Ryan, Sessions INCREASE GOP Voices Telling Moore Accusers Are Credible

Ryan, Sessions Add To GOP Voices Saying Moore Accusers Are Credible

Enlarge this photograph toggle caption J. Scott Applewhite/AP J. Scott Applewhite/AP

There’s been considerably more fallout on Capitol Hill over the accusations by several women that Alabama Senate applicant Roy Moore made undesirable sexual contact with them if they were teens.

Speaker of the home Paul Ryan said in a news meeting on Tuesday that Moore “should stage aside” before after that month’s special election, signing up for the top Republican in the Senate, including Bulk Head Mitch McConnell, and several other GOP lawmakers in urging Moore quit the competition.

Ryan told reporters, “Number 1, these allegations are credible. Number two, if he cares about the values and the persons he claims to value, then he should stage aside.”

Enlarge this photograph toggle caption Brynn Anderson/AP Brynn Anderson/AP

Five women have now publicly accused Moore of making undesirable sexual advances. Moore has denied the accusations, and so far refused to remove himself from the campaign for the particular election planned for December 12th.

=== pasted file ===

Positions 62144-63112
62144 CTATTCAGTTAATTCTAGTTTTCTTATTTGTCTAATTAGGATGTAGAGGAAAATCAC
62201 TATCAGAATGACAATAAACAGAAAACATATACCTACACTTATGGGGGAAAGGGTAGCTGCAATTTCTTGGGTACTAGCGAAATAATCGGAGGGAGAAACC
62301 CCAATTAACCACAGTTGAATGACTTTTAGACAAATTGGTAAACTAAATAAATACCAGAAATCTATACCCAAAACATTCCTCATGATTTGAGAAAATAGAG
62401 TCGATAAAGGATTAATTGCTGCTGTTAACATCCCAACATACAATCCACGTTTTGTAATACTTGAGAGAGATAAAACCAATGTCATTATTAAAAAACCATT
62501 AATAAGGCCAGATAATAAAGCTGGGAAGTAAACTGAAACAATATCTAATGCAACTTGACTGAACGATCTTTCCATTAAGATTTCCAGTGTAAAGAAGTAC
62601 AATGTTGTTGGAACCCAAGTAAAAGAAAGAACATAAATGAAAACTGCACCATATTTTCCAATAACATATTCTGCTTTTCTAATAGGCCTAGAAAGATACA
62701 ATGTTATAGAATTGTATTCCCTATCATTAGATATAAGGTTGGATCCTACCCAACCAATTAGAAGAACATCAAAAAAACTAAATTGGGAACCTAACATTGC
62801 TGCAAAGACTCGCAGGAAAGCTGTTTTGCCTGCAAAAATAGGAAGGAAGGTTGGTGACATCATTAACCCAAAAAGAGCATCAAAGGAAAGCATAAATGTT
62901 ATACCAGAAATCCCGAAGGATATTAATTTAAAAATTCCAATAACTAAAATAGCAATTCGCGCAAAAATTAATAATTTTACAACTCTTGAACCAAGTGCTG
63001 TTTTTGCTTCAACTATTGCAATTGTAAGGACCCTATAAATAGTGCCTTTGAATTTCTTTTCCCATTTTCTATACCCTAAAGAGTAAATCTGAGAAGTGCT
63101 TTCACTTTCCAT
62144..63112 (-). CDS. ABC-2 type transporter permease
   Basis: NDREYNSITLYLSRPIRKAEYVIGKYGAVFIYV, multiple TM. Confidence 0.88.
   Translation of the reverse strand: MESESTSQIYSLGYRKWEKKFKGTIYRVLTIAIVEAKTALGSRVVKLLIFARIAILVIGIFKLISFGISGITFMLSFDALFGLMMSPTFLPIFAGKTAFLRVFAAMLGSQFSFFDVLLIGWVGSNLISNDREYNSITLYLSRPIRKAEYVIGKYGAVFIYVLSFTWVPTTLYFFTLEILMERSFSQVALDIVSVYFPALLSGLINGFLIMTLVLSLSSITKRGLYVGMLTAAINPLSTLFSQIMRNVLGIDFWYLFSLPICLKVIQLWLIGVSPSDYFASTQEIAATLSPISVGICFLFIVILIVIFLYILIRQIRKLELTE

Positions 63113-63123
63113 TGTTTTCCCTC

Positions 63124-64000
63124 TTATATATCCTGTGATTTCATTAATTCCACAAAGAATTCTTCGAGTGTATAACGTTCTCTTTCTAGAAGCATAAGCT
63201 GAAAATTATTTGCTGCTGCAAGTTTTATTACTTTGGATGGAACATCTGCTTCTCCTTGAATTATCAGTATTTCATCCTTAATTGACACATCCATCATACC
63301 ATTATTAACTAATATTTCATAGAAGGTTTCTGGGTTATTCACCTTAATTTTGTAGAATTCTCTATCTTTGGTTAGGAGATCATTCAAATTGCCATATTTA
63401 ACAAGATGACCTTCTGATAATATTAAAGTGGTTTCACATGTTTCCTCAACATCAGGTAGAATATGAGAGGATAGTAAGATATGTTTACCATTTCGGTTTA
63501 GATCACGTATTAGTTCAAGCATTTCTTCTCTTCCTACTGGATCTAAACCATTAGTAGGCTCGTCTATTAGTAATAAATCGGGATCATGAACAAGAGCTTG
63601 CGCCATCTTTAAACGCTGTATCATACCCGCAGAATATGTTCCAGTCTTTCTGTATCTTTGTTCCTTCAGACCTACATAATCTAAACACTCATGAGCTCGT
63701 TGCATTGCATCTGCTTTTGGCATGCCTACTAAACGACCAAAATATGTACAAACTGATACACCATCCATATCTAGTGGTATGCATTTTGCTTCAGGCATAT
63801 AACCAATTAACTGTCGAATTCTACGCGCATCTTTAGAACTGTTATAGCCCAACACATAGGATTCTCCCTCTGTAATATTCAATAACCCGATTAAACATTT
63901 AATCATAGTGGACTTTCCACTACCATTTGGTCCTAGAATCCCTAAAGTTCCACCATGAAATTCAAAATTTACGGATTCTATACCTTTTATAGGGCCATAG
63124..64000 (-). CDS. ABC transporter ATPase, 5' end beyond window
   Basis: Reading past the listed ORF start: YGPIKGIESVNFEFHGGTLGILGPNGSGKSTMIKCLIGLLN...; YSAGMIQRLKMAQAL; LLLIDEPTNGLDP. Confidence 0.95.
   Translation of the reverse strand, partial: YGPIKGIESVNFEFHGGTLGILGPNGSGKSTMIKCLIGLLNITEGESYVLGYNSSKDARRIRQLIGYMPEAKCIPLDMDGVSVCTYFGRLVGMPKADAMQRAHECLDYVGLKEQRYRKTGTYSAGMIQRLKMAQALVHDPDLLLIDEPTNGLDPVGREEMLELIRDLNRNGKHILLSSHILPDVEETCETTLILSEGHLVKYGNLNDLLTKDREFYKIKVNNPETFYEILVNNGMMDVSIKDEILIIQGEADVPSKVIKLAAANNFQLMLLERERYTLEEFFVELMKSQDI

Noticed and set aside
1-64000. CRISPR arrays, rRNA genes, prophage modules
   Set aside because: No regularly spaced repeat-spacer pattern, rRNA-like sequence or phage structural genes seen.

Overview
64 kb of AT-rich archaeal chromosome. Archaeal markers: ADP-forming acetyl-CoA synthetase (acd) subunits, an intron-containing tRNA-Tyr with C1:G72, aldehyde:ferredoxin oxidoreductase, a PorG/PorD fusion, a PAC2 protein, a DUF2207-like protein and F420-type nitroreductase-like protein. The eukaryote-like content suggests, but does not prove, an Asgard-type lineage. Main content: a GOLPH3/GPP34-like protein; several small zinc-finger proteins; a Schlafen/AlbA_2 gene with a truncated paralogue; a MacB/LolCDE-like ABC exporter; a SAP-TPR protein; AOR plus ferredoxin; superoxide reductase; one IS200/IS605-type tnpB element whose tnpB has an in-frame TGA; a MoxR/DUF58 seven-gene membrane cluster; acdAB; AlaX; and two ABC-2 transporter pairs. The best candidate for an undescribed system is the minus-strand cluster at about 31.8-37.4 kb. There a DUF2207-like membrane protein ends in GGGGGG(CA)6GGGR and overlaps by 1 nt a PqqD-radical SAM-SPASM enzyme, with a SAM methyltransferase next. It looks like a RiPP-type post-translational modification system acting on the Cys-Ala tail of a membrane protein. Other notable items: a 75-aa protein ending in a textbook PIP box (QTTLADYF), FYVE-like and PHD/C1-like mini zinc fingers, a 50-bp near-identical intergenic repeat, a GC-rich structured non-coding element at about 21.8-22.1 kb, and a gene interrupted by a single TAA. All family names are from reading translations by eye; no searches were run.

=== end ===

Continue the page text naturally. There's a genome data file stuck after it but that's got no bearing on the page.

Attorney General Jeff Sessions, who vacated the seat that Moore is a good applicant for, was asked about the accusations at a residence Judiciary Committee hearing and said, “I’ve no reason to doubt these young women.”

Republicans fear the effect Moore’s candidacy may experience on other GOP prospects in next year’s midterm elections, but have few options available if Moore remains in the Alabama race.

Sessions features been floated as the most likely person to pull off a write-in candidacy because it is too late to remove Moore from the ballot prior to the Dec. 12 election. It isn’t at all apparent that Sessions would be interested in attempting to return to his old job.

The top of the Republican’s Senate campaign committee, Colorado Sen. Cory Gardner, has needed expelling Moore if he wins.

But there is no contemporary precedent for such a maneuver. It would first require an investigation by the Senate Ethics Committee, and it’s really unclear if the panel would have any jurisdiction over a thing that took place before a Senator was elected.

Republicans acknowledge there may be no legal or perhaps constitutional basis to deny Moore a good seat in the Senate if he wins next month. President Trump has however to weigh in on the controversy encircling Moore. He arrives back Washington late Tuesday night from a trip through East Asia.

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